The first section of the race was straight forward and I latched on to Kevern Sandalls, a strong runner doing his 5th Mnweni, as I figured it would prevent me getting lost and he was also great company.  It did mean though that I was running harder than planned and the payback hit me 6 hours later when my legs went into rigor mortis.  I’m a coach … but hey, do as I say, not as I do!  

Just before the pass where runners cross the river to go up the valley on the far side before crossing the river again, Kevern suggested we try another route to cut out the loop. But it could backfire he warned me.  Fair enough, I said. We eventually got stuck on a cliff above the river and had to work our way around to get down to the river and then boulder hop up the river until we reached the crossing point. Although it was shorter we probably lost a little time on this section.

 It was here at the river before we started to head up Mnweni Pass which looked spectacular covered in snow, that I made my first two mistakes of the day, mistakes that were to cost me later.  The first was that I forgot to top up my two soft flasks containing energy and Rehidrate powder, and the second was not putting my waterproof trousers on.  

My hands were already quite cold and as I was wearing gloves without the fleece inners, I stopped and took out my inners. Putting them on became quite hard to do with cold hands while running and jumping over boulders. After I had managed to put one inner on I realised I had dropped the other and had to turn back to look for it.  At this stage Kevern had moved ahead while I faffed around and I was on my own. Putting the glove inners on was by far the wisest thing I did all day as later in the snow my hands were so frozen that I would have been unable to do so.

 2nd placed lady and 5th overall, Marzelle van der Merwe on the early stages of the climb

At the bottom of the pass I caught up to Kevern again, and already the grass was covered in ice indicating bigger things to come. Then suddenly the snowflakes started floating gently down. Lovely I thought, just like a Hollywood movie. But as we moved up the pass the snow became thicker, the wind picked up and suddenly it became a snow storm.  Kevern pulled out his trekking poles and powered off ahead.  Runners with trekking poles had a huge advantage going up Mnweni Pass and down the Rockeries on the other side and they were flying past me.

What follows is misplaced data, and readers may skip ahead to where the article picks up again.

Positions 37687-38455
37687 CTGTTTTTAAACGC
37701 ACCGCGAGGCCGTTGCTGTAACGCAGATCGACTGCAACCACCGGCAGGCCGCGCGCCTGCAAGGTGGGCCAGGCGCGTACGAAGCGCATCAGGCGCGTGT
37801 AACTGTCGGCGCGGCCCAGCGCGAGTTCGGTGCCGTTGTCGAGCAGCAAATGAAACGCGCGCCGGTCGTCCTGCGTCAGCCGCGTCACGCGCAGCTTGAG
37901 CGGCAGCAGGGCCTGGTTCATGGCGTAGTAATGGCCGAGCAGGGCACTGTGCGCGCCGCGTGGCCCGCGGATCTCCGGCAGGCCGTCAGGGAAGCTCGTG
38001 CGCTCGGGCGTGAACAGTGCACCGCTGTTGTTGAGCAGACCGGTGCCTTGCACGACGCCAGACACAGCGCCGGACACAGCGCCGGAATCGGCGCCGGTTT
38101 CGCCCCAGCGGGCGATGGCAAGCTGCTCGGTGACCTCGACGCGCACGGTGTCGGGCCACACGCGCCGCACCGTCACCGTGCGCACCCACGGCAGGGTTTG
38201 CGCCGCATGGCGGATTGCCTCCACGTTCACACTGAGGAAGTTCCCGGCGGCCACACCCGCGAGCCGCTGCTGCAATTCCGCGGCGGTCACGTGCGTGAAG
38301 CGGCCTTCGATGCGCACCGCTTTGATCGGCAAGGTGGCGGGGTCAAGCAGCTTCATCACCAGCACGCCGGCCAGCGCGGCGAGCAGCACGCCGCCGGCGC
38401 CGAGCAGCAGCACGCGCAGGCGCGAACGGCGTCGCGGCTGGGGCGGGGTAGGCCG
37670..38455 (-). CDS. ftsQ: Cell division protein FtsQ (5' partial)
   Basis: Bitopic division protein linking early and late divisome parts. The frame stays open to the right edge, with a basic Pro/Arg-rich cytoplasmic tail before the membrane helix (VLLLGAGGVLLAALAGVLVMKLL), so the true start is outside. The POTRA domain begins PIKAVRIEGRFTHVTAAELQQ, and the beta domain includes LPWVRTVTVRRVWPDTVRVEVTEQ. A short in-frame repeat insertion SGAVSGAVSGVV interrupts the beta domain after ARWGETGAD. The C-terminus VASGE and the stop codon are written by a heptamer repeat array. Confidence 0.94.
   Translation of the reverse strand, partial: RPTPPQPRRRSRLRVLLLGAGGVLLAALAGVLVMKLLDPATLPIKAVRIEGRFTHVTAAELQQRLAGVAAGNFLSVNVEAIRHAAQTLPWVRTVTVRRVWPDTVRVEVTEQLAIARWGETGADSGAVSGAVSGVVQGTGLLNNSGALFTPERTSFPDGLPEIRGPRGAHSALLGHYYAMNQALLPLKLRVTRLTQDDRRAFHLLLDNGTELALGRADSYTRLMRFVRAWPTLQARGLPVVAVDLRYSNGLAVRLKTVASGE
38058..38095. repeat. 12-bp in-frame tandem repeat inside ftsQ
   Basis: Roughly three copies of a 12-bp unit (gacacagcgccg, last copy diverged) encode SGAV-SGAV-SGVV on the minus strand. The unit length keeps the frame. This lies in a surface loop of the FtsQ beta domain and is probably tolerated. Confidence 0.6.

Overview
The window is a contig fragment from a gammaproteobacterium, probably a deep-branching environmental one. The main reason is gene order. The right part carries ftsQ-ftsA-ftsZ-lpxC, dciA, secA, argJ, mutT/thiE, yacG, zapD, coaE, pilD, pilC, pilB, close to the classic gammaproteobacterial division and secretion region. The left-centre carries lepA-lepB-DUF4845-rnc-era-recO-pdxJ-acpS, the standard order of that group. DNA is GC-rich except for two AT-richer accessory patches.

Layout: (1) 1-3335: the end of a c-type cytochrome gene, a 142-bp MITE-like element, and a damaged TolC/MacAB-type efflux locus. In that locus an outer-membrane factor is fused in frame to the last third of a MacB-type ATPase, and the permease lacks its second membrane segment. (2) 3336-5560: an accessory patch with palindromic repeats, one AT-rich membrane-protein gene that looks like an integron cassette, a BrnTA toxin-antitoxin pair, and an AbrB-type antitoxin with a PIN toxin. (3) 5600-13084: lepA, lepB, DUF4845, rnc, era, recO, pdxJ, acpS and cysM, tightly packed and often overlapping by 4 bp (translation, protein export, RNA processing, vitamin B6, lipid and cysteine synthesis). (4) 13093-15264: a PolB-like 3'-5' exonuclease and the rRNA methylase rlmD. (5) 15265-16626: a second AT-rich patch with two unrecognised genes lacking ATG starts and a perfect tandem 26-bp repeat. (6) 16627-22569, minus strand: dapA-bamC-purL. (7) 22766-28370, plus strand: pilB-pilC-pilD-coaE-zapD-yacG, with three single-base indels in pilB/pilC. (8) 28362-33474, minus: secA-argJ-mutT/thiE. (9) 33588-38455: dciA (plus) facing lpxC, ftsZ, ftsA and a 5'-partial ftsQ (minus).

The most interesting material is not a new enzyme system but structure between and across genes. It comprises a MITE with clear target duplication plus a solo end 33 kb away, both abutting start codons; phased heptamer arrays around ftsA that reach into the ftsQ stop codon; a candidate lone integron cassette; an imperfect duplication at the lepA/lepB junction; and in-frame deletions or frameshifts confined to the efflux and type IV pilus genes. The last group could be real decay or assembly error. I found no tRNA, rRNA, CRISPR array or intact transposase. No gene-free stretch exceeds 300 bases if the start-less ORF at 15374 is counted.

Interesting graph showing how as altitude increased, temperature dropped inversely

I think climbing Mnweni Pass must rate as the toughest thing I have done. With a vertical gain in altitude of 1km over just 2,5km, deep snow and the blizzard I was head down. Put one foot up, slip back in the deep snow and try again. I kept forgetting that I couldn’t lean on snow and every time I unbalanced or put my foot in a hole I would try save myself by putting my hand on the snow, only to fall into it.  The fairer sex is the stronger I discovered as an obliging female behind me more than once gave me a push on my bum to help me.  In 40 years, I’ve never had that happened to me in a road race and she is my hero.

 Obliging lady in blue who gave me shove on the bum when I needed it. Pic: Gerhard Beukes

Midway up the pass some of the front runners started coming back down, telling me that the conditions at the summit were too extreme and dangerous. This was quite disconcerting and worrying, but I decided to carry on climbing as I was still feeling strong. Then suddenly race organiser Bruce Arnett came down the mountain and stopped to chat, saying he was trying to decide whether to stop the race. Bruce was also running the race and had been with the leaders up the mountain. He then turned around and ran back down to check up on us slower runners. And then went BACK UP to re-join the leaders. What a man!

A look at my Garmin shows that the last kilometre to the summit took me 19 minutes. I think that must rate as my slowest kay ever!

We had more snow this year, which also started lower down than in 2013 when we also had snow. But in 2013 we also ran in the continuous rain on the entire run to the snowline, so with everyone being soaking wet it probably made 2013 more severe and and definitely not as much fun – Bruce Arnett, race organiser

Arriving at the summit we entered a strange new world with two kays of thick snow to cross before starting the descent on the other side. This expanse of snow was broken by a deep track made by the lead runners who had acted as snow ploughs, clearing a path for us slower runners. This as one of my runners who was in the leading group, Colin van der Bergh, told me, was exhausting.

 My obligatory selfie on the summit